Exceptions include workers who are:
- Federal employees
- Employed by a federally recognized tribe
- Self-employed people may opt in to gain access to the benefit.
- Employees covered under a CBA that was in existence on or before Oct. 19, 2017 are not subject to the rights or responsibilities of paid family and medical leave until the agreement is reopened, renegotiated, or expires. You will not pay premiums or be eligible for leave until the CBA is reopened, renegotiated, or expires.
- Some employers may choose to offer benefits through a private plan called a voluntary plan. If your employer has an approved voluntary plan, they are required to offer benefits that are equal to or greater than the state plan.
Beginning Jan. 1, 2020, you’ll be able to apply for paid leave benefits online.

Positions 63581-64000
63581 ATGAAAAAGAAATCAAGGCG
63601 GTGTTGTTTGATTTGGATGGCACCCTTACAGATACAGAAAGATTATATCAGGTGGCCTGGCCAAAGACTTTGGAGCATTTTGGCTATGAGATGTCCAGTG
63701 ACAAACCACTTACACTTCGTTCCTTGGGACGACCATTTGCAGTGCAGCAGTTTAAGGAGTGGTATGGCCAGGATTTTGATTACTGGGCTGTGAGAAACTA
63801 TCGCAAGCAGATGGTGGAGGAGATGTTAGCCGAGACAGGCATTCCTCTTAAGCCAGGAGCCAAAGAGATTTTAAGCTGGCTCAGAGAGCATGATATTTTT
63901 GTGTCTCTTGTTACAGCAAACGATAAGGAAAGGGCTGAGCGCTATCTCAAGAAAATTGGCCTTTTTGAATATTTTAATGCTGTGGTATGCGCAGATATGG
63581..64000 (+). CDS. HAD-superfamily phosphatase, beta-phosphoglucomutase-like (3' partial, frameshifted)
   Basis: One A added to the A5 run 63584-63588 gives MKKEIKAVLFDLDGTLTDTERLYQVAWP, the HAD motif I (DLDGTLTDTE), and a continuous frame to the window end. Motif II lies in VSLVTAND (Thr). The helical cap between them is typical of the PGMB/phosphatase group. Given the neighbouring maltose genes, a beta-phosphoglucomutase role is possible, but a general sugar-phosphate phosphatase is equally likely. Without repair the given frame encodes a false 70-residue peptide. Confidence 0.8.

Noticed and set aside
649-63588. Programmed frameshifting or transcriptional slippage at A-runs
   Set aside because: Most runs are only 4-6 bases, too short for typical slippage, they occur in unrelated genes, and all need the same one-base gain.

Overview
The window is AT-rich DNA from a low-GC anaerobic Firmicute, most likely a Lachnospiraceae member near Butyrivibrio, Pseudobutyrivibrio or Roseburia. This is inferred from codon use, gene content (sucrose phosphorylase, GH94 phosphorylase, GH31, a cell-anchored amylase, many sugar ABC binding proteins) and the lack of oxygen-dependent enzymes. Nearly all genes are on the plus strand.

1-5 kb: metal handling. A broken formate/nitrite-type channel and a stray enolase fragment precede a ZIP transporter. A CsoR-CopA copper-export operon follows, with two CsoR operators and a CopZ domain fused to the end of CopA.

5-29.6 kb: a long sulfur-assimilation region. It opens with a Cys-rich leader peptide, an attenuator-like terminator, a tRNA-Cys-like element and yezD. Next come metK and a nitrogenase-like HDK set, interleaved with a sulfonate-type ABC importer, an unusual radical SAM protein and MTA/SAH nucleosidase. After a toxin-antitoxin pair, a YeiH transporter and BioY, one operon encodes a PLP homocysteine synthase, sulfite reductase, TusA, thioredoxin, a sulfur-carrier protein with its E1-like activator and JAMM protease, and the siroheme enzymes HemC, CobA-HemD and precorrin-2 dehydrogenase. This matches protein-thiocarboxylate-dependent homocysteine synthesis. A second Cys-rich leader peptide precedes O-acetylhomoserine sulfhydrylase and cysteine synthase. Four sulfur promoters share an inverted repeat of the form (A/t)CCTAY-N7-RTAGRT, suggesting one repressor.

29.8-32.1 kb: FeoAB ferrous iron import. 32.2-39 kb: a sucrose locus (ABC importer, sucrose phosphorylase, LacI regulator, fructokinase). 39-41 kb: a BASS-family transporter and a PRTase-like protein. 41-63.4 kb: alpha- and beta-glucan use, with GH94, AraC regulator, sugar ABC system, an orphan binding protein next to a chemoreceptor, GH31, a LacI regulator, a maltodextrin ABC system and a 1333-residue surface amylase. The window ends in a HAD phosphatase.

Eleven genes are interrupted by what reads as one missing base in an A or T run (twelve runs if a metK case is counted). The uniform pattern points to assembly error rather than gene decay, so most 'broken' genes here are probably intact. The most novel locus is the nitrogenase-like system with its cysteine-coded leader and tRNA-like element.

The complete process is still in development, but we know you’ll need to create an account, complete an application and upload documentation that proves you experienced a qualifying event. The application includes details like your name, contact information, Social Security or Individual Taxpayer Identification Number, birthdate and the type of leave you’re requesting, as well as the dates you expect your leave to begin and end, and the date you gave notice to your employer that you planned to take leave. You will also review our records of your employment information for accuracy.back to top
We require documentation that proves you experienced an event that qualifies you to take paid leave. The types of documentation you’ll need depend on the reason you’re requesting leave, but generally: